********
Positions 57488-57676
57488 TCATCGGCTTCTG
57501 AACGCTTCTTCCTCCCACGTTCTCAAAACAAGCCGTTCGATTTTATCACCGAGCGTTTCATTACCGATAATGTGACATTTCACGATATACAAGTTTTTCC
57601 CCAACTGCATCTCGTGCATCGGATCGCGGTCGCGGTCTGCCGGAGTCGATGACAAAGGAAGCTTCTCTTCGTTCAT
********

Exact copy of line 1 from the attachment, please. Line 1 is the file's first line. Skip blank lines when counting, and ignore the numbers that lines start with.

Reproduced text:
Positions 57488-57676